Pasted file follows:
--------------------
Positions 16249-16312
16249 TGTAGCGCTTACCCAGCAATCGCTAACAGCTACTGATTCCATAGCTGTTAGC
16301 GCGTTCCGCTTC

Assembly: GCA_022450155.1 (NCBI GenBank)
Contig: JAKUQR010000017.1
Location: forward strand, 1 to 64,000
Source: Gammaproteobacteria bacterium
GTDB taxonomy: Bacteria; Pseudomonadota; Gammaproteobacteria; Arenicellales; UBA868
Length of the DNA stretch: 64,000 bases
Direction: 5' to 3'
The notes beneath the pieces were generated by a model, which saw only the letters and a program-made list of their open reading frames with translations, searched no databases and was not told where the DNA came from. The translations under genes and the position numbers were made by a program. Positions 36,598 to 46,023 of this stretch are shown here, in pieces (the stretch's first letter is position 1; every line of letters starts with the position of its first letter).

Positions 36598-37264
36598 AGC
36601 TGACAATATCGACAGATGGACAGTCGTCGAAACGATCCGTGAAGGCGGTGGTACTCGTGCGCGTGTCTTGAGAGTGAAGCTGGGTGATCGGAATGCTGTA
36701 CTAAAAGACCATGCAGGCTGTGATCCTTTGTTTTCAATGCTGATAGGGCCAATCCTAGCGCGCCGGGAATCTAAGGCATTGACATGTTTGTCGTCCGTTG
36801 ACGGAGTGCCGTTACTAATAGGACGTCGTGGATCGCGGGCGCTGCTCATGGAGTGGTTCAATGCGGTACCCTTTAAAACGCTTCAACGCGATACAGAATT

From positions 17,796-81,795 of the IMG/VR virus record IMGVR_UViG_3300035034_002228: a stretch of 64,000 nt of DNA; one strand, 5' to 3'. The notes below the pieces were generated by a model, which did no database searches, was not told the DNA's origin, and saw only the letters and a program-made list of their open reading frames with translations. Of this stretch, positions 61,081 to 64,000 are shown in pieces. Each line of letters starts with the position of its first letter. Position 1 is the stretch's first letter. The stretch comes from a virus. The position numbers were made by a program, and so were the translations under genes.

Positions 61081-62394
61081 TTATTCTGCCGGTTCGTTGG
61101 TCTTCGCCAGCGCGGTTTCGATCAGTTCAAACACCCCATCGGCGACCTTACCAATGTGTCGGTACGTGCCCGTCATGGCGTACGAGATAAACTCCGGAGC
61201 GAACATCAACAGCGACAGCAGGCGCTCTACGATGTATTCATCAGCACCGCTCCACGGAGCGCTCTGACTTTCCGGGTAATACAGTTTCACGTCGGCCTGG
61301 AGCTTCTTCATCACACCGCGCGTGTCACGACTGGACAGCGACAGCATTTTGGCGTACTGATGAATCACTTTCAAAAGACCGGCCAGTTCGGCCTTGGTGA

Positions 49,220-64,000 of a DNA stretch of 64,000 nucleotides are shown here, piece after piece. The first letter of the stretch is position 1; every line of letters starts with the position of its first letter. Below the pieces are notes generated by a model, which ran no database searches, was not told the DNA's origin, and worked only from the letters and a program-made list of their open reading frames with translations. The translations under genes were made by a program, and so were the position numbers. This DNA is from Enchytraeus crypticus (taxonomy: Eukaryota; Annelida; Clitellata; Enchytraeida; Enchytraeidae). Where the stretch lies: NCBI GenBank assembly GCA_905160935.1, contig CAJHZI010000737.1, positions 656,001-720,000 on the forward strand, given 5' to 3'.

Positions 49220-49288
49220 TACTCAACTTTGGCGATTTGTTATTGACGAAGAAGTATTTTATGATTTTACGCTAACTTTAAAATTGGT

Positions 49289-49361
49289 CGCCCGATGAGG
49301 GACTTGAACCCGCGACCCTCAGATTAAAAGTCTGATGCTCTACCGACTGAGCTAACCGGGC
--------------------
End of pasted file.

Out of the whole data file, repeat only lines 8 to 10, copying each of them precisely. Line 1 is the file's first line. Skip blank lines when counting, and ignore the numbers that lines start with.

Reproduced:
GTDB taxonomy: Bacteria; Pseudomonadota; Gammaproteobacteria; Arenicellales; UBA868
Length of the DNA stretch: 64,000 bases
Direction: 5' to 3'